The second scene that makes Wiesler sympathetic and adds depth to his character comes when Dreyman plays the piano in his apartment. Wiesler is listening in as usual, wearing head phones, surrounded by technical sur veillance equipment. He is shown from behind first, and as the camera slow ly moves around Wiesler, he stares off into the distance. A single tear rolls down the Stasi agent’s face as Dreyman continues playing for the audience he doesn’t know is listening. Throughout the rest of the movie, Wiesler is trans formed, which began with art.

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Layout by Jack Steele

I don’t know what inspired Matty Healy to start making music or what made Florian Henckel von Donnersmarck want to make movies. But I know both of them could tell anyone in a second the name of the art that transformed

I remember watching Barry Jenkin’s Moonlight in 2018 and falling in love with film because that movie opened my brain to all that movies can be. And I remember seeing Porter Robinson per form his song Musician in 2021, seeing the lyrics on the screen, later screaming them in the shower, and knowing I would never be an engineer, even though I was studying engineering at the time. And I remember finishing Giovanni’s Room by James Baldwin, thinking Baldwin used words more beautifully than any one I’d ever read before, and realizing I wanted to use words like that too. If not for those works of art, you wouldn’t be reading this because I wouldn’t be writing it. I would be someone else. I wouldn’t be myself.

I don’t know if you have been transformed by art or if you even want to be. But I feel these transformations are usually for the better. If you’re struggling to find yourself, I hope you dive into art. Find the stuff you like. There is more art at our fingertips than there ever has been. So if it’s not a single song, poem, or movie that does it, it will be a synthesis of many of them. You will hear it, read it, watch it and become someone else—yourself.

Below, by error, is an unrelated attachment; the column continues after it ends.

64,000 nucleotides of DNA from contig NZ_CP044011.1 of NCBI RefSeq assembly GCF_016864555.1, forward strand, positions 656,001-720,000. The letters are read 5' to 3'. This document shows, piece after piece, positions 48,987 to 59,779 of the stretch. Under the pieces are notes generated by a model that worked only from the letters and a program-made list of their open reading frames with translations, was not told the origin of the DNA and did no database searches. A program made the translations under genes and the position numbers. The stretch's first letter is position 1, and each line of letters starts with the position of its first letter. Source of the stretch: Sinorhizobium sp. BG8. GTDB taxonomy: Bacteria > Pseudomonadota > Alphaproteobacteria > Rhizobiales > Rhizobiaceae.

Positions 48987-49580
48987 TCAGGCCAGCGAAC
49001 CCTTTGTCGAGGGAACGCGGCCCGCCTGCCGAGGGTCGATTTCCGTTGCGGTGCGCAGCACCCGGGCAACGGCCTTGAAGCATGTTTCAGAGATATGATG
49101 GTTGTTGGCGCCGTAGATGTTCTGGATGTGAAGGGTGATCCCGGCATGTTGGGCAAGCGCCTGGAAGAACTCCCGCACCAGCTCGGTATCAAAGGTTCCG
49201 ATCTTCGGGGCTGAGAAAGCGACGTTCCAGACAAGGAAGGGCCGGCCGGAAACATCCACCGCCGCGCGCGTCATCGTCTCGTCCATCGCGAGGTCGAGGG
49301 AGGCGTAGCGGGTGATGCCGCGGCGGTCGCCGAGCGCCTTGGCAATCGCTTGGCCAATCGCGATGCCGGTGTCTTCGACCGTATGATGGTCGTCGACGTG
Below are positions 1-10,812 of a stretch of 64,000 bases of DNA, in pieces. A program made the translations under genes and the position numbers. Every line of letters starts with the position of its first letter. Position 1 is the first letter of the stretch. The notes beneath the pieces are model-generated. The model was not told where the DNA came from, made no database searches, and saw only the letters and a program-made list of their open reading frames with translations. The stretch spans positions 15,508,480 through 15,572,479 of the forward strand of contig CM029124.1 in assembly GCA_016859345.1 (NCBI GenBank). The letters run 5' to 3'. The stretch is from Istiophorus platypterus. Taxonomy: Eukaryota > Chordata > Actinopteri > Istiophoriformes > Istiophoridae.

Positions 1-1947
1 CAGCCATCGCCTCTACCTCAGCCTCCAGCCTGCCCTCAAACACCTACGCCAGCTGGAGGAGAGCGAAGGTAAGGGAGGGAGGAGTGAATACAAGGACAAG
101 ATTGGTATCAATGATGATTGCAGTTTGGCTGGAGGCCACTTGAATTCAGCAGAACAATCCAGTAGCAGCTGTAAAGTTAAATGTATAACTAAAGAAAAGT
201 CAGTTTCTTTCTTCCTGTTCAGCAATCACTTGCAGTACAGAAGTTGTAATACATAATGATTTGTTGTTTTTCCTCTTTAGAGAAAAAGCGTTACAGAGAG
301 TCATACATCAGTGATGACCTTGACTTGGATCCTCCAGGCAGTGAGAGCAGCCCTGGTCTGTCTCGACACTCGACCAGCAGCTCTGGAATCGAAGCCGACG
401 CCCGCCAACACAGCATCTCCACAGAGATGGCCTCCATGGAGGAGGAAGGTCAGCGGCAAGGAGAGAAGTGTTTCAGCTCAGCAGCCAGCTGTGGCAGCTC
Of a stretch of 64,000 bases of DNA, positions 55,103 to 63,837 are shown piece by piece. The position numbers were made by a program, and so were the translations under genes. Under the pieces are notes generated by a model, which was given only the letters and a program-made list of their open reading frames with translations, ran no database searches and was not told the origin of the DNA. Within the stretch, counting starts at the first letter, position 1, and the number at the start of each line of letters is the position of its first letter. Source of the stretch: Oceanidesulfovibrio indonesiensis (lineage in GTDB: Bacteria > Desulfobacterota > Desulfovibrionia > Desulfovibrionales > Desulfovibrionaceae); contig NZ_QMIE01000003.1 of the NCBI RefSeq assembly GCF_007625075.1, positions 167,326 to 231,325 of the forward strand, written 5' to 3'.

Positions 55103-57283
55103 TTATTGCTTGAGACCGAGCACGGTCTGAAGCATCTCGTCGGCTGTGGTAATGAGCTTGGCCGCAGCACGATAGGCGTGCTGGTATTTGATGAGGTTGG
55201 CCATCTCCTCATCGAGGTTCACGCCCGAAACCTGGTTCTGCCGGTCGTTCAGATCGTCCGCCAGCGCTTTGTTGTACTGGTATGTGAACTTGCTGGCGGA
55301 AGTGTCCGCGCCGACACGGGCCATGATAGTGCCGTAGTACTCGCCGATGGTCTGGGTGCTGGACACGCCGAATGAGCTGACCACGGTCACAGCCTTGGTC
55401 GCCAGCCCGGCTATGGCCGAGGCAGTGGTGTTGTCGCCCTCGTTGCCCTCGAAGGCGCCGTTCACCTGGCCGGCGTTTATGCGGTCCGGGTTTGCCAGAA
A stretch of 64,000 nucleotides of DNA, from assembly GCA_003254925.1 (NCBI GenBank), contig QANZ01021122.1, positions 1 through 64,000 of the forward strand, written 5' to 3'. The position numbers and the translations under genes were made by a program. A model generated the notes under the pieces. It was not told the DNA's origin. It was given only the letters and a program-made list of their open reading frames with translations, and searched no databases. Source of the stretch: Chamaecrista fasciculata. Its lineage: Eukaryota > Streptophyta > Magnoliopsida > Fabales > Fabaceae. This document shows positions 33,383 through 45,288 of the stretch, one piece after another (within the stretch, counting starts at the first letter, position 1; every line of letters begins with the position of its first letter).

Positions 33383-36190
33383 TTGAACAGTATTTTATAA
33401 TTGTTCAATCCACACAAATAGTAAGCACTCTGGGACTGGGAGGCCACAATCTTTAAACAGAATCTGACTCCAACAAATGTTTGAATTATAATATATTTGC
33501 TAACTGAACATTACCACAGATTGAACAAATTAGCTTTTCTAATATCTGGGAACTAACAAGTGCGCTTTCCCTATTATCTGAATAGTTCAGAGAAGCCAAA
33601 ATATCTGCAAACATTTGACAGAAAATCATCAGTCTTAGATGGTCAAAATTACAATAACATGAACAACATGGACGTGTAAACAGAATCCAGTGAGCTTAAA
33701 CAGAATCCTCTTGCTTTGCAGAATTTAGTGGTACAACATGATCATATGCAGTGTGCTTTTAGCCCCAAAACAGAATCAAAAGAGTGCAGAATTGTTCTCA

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Coloring Outside the Lines

Because Breaking the Rules can be Good for You

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Life is a beautiful thing, filled with good and bad, bruises and scars, but they make you who you are. But it is how you got those bruises and scars that make life truly worth living.

When I was little, my first scar was from my family’s golf cart. It was a thing to drive your golf cart around your neighborhood and drive to all your friends’ houses. My golf cart was different from everyone else’s because it didn’t have a backseat. Instead, it had two belts that initially helped hold your golf clubs in place. I didn’t own golf clubs, but I had the next best thing, my body. Instead of listening to my mom and sitting up front, I thought it would be a good idea to buckle myself in the belt straps and have my sister drive. As you can probably guess, this didn’t end well. It was fun riding at first, but ultimately, I fell, and I was left with a big scar to show. It’s a fun story, and sure it hurt, but it was fun riding in the back and feeling free, and now my sister and I can laugh about it.